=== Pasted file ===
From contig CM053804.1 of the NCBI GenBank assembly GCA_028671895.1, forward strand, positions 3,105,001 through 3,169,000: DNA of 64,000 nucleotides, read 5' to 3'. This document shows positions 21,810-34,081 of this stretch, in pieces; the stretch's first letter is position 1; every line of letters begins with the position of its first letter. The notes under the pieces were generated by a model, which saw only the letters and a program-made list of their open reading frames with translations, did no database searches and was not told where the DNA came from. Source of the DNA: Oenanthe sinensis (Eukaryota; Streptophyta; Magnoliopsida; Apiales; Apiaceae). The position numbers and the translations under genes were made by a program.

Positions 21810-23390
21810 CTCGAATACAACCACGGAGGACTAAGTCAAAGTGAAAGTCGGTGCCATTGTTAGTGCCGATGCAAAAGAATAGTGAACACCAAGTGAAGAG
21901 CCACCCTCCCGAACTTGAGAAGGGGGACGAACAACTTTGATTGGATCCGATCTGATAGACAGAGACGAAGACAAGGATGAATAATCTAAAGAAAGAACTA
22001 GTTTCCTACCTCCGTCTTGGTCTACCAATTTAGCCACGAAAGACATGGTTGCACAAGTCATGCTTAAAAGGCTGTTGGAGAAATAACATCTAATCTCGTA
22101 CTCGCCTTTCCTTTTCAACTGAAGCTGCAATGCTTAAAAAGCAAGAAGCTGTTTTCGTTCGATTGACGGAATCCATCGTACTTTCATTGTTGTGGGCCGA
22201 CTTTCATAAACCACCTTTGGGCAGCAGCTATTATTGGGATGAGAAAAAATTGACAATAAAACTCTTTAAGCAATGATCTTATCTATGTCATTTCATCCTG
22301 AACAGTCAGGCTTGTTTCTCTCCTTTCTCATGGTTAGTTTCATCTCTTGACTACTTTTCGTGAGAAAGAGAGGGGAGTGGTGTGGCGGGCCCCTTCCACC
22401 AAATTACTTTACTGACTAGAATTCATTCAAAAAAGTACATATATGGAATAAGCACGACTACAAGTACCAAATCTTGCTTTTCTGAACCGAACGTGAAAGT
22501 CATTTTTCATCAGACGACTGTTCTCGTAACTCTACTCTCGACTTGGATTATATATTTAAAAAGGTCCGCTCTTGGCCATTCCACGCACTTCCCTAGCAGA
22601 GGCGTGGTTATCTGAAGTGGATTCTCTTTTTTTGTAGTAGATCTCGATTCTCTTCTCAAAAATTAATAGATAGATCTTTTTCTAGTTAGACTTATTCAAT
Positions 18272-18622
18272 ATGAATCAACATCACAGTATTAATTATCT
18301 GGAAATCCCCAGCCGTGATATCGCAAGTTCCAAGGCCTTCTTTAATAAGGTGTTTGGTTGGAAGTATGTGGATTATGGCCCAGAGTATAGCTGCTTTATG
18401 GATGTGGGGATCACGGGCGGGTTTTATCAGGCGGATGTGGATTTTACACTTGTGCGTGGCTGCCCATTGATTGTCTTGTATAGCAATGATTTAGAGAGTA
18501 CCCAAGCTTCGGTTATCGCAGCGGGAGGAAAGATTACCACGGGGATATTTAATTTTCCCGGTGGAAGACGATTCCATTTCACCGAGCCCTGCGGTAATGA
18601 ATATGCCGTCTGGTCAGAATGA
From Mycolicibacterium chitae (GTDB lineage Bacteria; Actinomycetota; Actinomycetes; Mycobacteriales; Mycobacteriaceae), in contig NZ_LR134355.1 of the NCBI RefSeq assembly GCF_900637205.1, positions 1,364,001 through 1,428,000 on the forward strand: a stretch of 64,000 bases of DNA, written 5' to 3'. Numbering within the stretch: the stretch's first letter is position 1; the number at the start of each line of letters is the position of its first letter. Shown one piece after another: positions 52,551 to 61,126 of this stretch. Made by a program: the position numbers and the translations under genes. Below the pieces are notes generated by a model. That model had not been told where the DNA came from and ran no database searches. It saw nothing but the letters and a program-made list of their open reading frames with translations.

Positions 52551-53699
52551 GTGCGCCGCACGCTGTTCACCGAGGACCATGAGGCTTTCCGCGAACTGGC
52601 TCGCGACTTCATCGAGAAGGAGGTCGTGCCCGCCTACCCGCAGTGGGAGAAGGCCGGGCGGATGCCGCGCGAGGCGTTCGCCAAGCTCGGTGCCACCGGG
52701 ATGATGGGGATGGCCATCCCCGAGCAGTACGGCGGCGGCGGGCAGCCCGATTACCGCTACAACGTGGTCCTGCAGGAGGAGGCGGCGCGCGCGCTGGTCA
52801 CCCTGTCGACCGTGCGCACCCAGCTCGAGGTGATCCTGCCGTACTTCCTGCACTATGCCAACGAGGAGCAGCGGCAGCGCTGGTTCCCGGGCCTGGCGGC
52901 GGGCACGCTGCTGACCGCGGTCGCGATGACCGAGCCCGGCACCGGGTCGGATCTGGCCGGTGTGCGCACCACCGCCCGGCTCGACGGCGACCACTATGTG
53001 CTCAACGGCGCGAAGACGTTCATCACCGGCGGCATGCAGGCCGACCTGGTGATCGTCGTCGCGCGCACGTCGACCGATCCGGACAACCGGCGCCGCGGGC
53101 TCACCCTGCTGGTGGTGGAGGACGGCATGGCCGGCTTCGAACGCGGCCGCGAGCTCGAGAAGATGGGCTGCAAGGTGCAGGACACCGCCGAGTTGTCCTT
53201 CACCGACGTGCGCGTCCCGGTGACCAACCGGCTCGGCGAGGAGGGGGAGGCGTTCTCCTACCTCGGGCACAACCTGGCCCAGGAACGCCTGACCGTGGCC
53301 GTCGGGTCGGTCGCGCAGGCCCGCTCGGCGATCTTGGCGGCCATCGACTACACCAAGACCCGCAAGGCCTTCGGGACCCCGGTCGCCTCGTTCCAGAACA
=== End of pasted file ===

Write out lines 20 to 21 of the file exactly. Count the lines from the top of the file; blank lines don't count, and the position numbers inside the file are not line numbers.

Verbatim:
52551 GTGCGCCGCACGCTGTTCACCGAGGACCATGAGGCTTTCCGCGAACTGGC
52601 TCGCGACTTCATCGAGAAGGAGGTCGTGCCCGCCTACCCGCAGTGGGAGAAGGCCGGGCGGATGCCGCGCGAGGCGTTCGCCAAGCTCGGTGCCACCGGG